If it is easier, you can cut handfuls away at a time. While less precise, this is easier than cutting each stem individually. Aim to prune the plant into a pleasing, rounded shape.
As you prune, completely remove any dead, damaged or diseased branches.
To cut the plants back for winter, use a garden scissors or shears to shape the plant into a tidy mound. Aim to give the plant a pleasing shape and structure.
Prune before the winter frosts arrive.
In warmer climates, evergreen types retain their leaves all year round. These can be pruned in either late summer or early fall. Hardier types can be pruned slightly later in the fall. Some gardeners like to leave some of the faded flowers on the plant to provide a source of winter seeds for garden birds.
How to Prune Young Plants
You can start pruning lavender plants when they are young. At this stage the plants need little more than a light prune to encourage them to produce lots of roots and branching stems. This, in turn, encourages the plants to develop into a pleasing, rounded shape. A light trim when the plants are young also helps to prevent them from becoming leggy in later years.
If you have grown the plants from seed or cuttings, in the first year you need only pinch out the new growth tips. This encourages the plants to form into a thick, bushy shape.
Pinching off new growth tips encourages young plants to branch out, forming into a good, dense shape. Pinching out young plants also encourages them to set out lots of blooming growth when they are mature.
While it may seem daunting, do not put off pruning and shaping young plants. The woody growth that mature specimens produce is more difficult to shape than the soft, green growth of young plants.
Prune young plants to encourage a bushy growth habit.
How to Prune Established Plants
Once established, Lavandula plants are more tolerant of a heavy prune than younger specimens.
You can safely prune established plants back by at least a third in late summer or early fall, after flowering has finished for the year.
If planted in full sun, these plants enjoy a vigorous growth habit. This can cause them to become untidy. A regular hard prune every fall gives you chance to reform or reshape the plants, returning them to their neat, green mound shape
To prune established plants you can use either hand pruners or compact shears such as Fiskars Micro-Tip Pruning Shears. While larger shears are less precise, if you have a hedge, living fence or long line of plants, they are much quicker than hand pruners.
How to Prune Older Plants
Like established specimens, older plants tolerate a heavy prune in the early fall, once flowering has finished. When pruning older plants, do not cut down to the leafless wood.
Before you start to prune your more mature plants, take the time to inspect them. Try to find the spot where the soft green growth meets the woody stem. Prune and shape only the soft green growth.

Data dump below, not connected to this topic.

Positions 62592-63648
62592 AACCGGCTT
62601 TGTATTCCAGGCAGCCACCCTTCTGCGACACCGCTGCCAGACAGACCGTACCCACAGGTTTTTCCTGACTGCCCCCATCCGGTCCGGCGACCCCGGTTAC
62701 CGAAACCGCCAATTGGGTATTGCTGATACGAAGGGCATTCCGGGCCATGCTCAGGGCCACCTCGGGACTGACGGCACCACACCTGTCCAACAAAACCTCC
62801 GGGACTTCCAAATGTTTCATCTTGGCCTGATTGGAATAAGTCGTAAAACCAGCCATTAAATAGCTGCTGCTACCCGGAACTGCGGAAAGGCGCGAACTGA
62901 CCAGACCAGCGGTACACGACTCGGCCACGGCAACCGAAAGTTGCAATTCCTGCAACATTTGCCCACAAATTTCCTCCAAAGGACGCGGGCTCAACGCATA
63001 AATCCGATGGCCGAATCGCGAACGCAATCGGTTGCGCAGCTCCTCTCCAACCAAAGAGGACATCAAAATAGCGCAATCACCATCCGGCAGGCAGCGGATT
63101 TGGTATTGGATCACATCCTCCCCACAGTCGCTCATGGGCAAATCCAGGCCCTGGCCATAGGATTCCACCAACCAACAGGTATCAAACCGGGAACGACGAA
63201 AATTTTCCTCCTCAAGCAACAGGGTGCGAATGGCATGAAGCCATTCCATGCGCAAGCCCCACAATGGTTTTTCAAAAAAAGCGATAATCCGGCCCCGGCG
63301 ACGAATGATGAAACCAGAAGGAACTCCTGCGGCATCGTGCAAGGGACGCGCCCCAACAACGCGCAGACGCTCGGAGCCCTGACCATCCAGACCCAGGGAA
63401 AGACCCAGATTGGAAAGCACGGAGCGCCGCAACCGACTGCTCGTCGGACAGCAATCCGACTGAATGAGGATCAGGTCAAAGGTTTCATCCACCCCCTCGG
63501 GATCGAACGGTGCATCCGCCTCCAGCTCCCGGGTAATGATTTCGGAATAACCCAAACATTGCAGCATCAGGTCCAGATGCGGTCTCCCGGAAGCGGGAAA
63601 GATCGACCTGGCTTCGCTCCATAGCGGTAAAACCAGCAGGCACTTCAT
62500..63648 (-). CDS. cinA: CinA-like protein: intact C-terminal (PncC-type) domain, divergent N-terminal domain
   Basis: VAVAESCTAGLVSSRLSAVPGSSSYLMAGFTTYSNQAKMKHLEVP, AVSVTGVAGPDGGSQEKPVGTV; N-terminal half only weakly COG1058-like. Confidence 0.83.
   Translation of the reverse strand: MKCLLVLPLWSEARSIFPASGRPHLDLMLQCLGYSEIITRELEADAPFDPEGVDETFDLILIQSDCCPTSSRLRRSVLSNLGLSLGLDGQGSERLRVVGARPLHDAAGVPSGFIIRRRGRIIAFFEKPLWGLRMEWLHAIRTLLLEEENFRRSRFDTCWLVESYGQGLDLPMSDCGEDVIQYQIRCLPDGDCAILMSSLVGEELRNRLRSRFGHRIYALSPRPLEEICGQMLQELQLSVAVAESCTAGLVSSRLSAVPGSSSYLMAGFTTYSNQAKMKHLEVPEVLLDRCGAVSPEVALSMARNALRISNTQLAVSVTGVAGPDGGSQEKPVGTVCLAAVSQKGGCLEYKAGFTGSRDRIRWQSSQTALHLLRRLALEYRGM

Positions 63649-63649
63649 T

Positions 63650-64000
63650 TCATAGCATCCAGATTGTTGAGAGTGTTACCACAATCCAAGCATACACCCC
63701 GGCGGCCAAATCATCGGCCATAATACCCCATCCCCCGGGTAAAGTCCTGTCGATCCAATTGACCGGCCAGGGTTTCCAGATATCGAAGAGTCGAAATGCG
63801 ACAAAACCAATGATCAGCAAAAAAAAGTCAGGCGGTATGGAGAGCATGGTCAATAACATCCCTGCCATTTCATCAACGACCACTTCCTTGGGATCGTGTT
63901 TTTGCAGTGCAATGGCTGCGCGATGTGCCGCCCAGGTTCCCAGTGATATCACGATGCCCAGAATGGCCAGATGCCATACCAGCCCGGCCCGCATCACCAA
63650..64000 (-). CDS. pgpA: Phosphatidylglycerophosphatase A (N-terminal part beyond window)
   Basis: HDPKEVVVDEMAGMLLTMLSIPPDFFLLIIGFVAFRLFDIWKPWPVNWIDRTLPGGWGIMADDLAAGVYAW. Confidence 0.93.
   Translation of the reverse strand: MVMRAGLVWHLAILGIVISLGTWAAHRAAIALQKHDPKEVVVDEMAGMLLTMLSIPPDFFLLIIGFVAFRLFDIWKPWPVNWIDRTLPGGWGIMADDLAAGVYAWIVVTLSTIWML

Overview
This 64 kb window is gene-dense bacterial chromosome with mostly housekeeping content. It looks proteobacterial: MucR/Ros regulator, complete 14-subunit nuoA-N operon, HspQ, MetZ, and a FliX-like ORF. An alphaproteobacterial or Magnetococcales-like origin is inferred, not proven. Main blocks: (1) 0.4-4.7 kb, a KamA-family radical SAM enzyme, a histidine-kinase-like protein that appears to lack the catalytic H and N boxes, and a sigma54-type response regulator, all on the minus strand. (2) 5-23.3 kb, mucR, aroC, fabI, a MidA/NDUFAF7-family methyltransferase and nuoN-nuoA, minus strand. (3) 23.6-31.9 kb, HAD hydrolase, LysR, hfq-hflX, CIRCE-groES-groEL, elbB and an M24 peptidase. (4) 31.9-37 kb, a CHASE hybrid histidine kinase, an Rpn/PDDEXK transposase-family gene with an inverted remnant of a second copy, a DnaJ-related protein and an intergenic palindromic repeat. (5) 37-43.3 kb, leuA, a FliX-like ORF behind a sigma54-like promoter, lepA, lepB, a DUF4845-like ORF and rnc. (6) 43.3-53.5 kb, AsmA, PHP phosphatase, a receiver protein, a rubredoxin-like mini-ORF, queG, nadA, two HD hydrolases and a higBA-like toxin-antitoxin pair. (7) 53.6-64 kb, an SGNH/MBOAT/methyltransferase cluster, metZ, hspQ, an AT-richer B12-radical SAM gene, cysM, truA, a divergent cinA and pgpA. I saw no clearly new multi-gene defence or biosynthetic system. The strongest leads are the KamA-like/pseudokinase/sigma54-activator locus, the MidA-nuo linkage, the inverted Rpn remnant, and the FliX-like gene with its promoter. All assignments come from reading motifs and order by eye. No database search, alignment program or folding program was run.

While you can’t rejuvenate the plants by cutting into the old wood, you are able to rejuvenate the plants by cutting them back to a point just above the wood. A good rule of thumb is to count up the stem to the third node, a raised bump from which leaves grow, above the woody part.
Cut just above this node with sharp garden scissors. This encourages all 3 remaining nodes to produce leaves and flowers the following spring.
When pruning lavender in late summer you can remove around a third of the soft growth. Prune to maintain a rounded shape.
Do not prune older plants too hard in the fall. As you prune, avoid cutting too close to the woody base of the plant. Exposing too much of the plant may lead to it struggling to survive prolonged exposure to periods of cold weather.
If you are worried that the plants are too exposed, cover them with an Agribon Floating Row Frost Blanket. A permeable cover, the blanket allows light and moisture to penetrate down to the soil whilst protecting sensitive plants from the effects of cold winter temperatures.
If your garden experiences cold winters, mature plants can be trimmed lightly after flowering and pruned more fully in the spring. This protects them from the potentially harmful effects of the cold winter weather.
How to Prune Different Types of Lavandula
While the pruning lavender tips outlined above can be applied to all types of Lavandula plant, the different cultivars also have some specific requirements. English lavender is the hardiest variety. It also requires the most pruning. In contrast, French and Spanish types need more gentle handling.
Hardy, English and hybrid types can be cut back to about 9 inches or 22 cm above the ground. Aim to cut above groups of new shoots. Do not prune away these new shoots.
Frost hardy types tend to flower longer than more delicate cultivars. These can be pruned lightly, deadheaded and tidied up after the first flowering. They can then be hard pruned in late summer or early fall, no later than mid-September. More tender types are best deadheaded during the summer months and only occasionally cut back to new growth if they grow out of shape.
Different varieties have slightly different pruning needs.
English cultivars (Lavandula angustifolia) are amongst the most popular and resilient. They include the reliable Munstead and Hidcote varieties.